# $p \geq 5$ prime. $2p+1$ not a prime. Then $\phi(n)=2p$ has no solution.

I am studying for my number theory final by doing past exams. The question is

Let $$p \geq 5$$ be a prime. Prove that if $$2p+1$$ not a prime. Then $$\phi(n)=2p$$ has no solution. ($$\phi$$ is Euler Totient function). In the case where $$2p+1$$ is prime, find all solutions to $$\phi(n)=2p$$.

I managed to 'prove' the first part, however without using the $$2p+1$$ not prime assumption. I spot if $$2p+1$$ is prime then $$\phi(2p+1)=2p$$, assuming the first part this shows that $$\phi(n)=2p$$ has solutions $$\iff 2p+1$$ is prime. But how to find all solutions? So clearly the $$2p+1$$ not prime assumption is needed. So my proof is wrong but I can't see where it fails (edit: as pointed out I just missed a case, the proof itself is not wrong). Can someone show me where it fails, and or provide an alternative. My proof:

Let $$n=2^a\prod_{i=1}^tp_i^{\alpha_i}$$ be the prime factorisation of $$n$$ with $$a\geq 0$$, and $$p_i$$ odd primes. Assume that $$\phi(n)=2p$$. Know that $$\phi(n)=\phi(2^a)\prod_{i=1}^t\phi(p_i^{\alpha_i})=2p.$$ If $$t\geq 2$$, then $$4 \mid 2p$$, since $$\phi(p_i^{\alpha_i})$$ is even. Hence we must have $$t < 2$$. If $$t=0$$ then $$\phi(n)=2^{a-1} \neq 2p$$. So we must have that $$t=1$$ and so we have $$n=2^ap_1^{\alpha_1}.$$ If $$a>2$$ then $$4 \mid \phi(2^a) \mid 2p$$, which is a contradiction. So we must have $$a \leq 2$$. If $$a=0$$ or $$a=1$$, then $$\phi(2^a)=1$$ and we have $$\phi(n)=p_1^{\alpha_1-1}(p_1-1)=2p$$. Hence $$p_1-1=2$$ and $$p=p_1^{\alpha_1-1}$$, which leads to $$p_1=p=3$$, which is a contradiction.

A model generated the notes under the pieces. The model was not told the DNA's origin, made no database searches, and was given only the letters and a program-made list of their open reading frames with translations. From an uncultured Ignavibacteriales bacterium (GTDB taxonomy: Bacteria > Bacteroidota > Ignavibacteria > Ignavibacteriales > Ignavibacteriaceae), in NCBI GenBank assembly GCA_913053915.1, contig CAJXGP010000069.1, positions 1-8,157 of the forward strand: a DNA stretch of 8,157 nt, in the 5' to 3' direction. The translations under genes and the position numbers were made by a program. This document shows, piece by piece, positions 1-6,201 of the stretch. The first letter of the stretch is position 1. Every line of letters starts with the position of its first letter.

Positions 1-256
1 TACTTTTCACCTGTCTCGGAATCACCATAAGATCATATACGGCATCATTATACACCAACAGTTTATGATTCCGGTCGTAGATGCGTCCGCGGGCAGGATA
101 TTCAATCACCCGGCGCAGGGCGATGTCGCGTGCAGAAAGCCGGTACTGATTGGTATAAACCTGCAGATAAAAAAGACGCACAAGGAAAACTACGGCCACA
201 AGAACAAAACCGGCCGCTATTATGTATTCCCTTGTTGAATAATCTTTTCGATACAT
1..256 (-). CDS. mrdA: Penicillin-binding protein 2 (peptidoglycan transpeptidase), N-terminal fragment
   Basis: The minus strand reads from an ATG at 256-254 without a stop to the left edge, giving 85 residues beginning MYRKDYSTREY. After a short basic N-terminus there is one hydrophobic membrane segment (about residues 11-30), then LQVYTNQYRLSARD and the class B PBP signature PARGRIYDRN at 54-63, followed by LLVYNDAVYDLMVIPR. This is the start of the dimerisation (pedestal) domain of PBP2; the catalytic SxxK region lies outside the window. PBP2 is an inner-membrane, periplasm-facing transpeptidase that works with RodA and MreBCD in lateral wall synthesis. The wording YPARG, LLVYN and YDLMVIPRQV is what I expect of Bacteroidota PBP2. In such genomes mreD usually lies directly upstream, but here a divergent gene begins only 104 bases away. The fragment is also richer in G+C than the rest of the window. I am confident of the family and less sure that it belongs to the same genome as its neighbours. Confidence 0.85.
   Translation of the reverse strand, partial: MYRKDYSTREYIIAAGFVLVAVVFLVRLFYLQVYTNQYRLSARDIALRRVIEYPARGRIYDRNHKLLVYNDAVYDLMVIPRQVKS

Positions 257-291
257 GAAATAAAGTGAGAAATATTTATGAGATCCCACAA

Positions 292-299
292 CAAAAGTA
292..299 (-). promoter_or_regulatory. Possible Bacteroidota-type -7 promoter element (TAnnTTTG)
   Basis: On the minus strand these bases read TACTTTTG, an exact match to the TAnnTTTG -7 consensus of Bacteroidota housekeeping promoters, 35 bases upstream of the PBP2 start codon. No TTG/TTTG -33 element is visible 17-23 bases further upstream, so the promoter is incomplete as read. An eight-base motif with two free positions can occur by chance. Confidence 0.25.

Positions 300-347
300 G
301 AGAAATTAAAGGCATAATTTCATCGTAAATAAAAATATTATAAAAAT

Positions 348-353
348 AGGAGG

Hence we must have $$a=2$$, i.e $$n=4p_1^{\alpha_1}$$. Then $$\phi(n)=2p_1^{\alpha_1-1}(p_1-1)=2p$$. Which implies $$p_1^{\alpha_1-1}(p_1-1)=p$$. So either $$p_1-1=p$$ , in which case they are consecutive primes, contradiction as $$p\geq 5$$. Or $$p_1^{\alpha_1-1}=p$$ and $$p_1-1=1$$, which leads to $$p_1=p=2$$, also a contradiction. So all cases lead to a contradiction.

In the case that $$a=0,1$$, you have used that $$2p+1$$ is not prime when you said that $$\phi(n) = p_1^{\alpha_1 -1}(p_1 -1) = 2p$$ gives $$p_1-1 = 2$$ and $$p = p_1^{\alpha_1 - 1}$$. Indeed we could instead have $$p_1-1 = 2p$$, and $$\alpha_1 = 1$$. But this is ruled out since then $$p_1 = 2p+1$$ is not prime.

You should also note that we could, a priori, have $$p_1 - 1=p$$, but then $$p_1$$ is not prime since $$p\neq 2$$.

• Very well spotted! – pureundergrad May 15 at 10:49

Suppose $$\phi(n)=2p.$$ Then $$n\ge \phi(n)>1$$ so $$n>1$$ so $$n$$ has at least one prime divisor $$q$$, and $$(q-1) | \phi(n)=2p.$$ But the only divisors of $$2p$$ are $$1,2, p,2p$$ because $$p$$ is prime.

So $$q-1\in\{1,2,p,2p\}$$ so $$q\in \{2,3,p+1,2p+1\}.$$ But $$p+1$$ is even and $$>2,$$ hence not prime, and $$2p+1$$ is not prime. So $$q\in \{2,3\}.$$

And $$3^2\not| \,n,$$ else $$3|\phi(n)=2p,$$ implying $$3\in \{1,2,p,2p\}$$ with $$p\ge 5,$$ which is impossible.

So $$n=2^A$$ or $$n=2^A\cdot 3$$ for some $$A\in \Bbb N,$$ or $$n=3.$$ But for each of these possible values, $$\phi(n)$$ is a power of $$2.$$